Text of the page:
Tuesday, February 18, 2014

Checking on Section 10.3 of the Appalachian Trail

Susan maintains a 1.4 mile section of the Appalachian Trail in Georgia- she’s officially a volunteer “overseer” for the Georgia Appalachian Trail Club (GATC).  She scouts her section ("10.3") at least 4 times a year, clearing brush and logs, reporting blowdowns, and maintaining waterbars.
Susan at 'her' section of the Appalachian Trail between Cowart Gap and Bull Gap.
Susan let me tag along while she went up to check on her section.  Even though it snowed last week and much of her section was still covered in snow, we decided to go up there anyway for an overnight backpacking trip.  We moved smaller blowdowns off the trail, and she reported a few fallen trees that will require a chainsaw.
On previous work trips, Susan helped a GATC crew repair a huge blowout at this site, including making those rock steps.
As a trail maintainer, Susan "sees" details of the trail that can be easily overlooked by a regular hiker.  She showed me how her section has a lot of 'fall line trail'- that's the type of trail that shoots strait up the mountain. Water bars are used to divert water from the trail, and check steps keep the dirt from washing away on this type of steep trail.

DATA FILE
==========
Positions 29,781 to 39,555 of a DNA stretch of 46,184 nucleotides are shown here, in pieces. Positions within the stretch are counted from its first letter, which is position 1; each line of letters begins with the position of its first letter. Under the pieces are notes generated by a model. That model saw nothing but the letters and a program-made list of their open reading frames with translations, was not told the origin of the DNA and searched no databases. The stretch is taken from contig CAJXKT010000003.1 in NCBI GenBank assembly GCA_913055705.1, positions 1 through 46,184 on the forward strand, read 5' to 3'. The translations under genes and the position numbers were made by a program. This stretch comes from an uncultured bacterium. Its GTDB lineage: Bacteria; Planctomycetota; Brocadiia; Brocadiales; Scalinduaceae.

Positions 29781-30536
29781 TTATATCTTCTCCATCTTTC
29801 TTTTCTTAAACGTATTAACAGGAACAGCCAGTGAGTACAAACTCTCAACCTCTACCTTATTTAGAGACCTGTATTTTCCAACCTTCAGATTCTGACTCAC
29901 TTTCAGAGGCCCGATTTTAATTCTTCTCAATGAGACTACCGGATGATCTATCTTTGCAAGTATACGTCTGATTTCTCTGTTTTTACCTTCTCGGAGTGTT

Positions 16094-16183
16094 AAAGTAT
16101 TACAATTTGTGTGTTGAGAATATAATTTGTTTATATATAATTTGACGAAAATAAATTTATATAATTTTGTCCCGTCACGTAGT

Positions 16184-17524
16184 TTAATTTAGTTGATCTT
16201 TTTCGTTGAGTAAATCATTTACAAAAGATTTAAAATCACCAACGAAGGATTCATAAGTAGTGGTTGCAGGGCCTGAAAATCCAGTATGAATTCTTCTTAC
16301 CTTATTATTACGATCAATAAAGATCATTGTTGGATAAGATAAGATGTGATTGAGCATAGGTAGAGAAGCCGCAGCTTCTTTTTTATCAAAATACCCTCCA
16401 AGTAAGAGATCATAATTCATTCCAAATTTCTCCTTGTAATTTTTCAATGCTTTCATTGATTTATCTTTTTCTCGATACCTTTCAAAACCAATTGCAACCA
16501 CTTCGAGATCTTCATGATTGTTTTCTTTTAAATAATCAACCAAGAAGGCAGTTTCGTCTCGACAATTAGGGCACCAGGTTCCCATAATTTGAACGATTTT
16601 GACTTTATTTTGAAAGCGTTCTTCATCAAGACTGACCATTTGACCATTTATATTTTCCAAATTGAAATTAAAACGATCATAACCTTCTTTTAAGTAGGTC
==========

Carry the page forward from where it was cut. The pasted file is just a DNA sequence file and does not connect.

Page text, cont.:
Erosion is a problem for "fall line" trail when water funnels directly down the slope.
I've always wondered why reroutes aren't built to add switchbacks and more sideslope trails in places where there is this old type of fall line trail.  Susan explained about the long process that is required to get reroutes approved and balancing the costs of new trail construction (including damage to new plant and animal habitat) plus the long time it takes for old trail to recuperate (i.e. the soil is all compacted and "dead").   What was also cool about hiking with Susan through her section was the amount of ownership and pride she has for this stretch of trail— showing me particularly well-designed waterbars, boasting about the salamander diversity, listing off the rare plants found here.
We didn't see any of the rare plants, but the ferns and lichen were lovely in the snow.
Another highlight of this trip was meeting Julie, an AT thru hiker from Connecticut.  The three of us women shared the evening and morning with laughter and great conversation at Plumorchard Shelter.  She is a mountaineer (totally cool and bad-ass!) and was obviously loving all the snow.  While Susan and I are in the process of agonizing over our gear and plan for our thru hike (we are both hiking the PCT in April), Julie told us how she set out with hardly any planning and will figure it out as she goes- it was neat hearing about her approach to her hike.  Best wishes for your hike, Julie!
Out for a night hike to watch the sunset reflect off the snow from a ridgetop.
First time hanging my hammock above snow.  I loved how the moonlight lit up the snow at night.
Check out Susan's Blog here

For more information about volunteering for trail maintenance:
      Check out Appalachian Trail Conservancy's website.
      Check out the Pacific Crest Trail Association's website.

No comments:

Post a Comment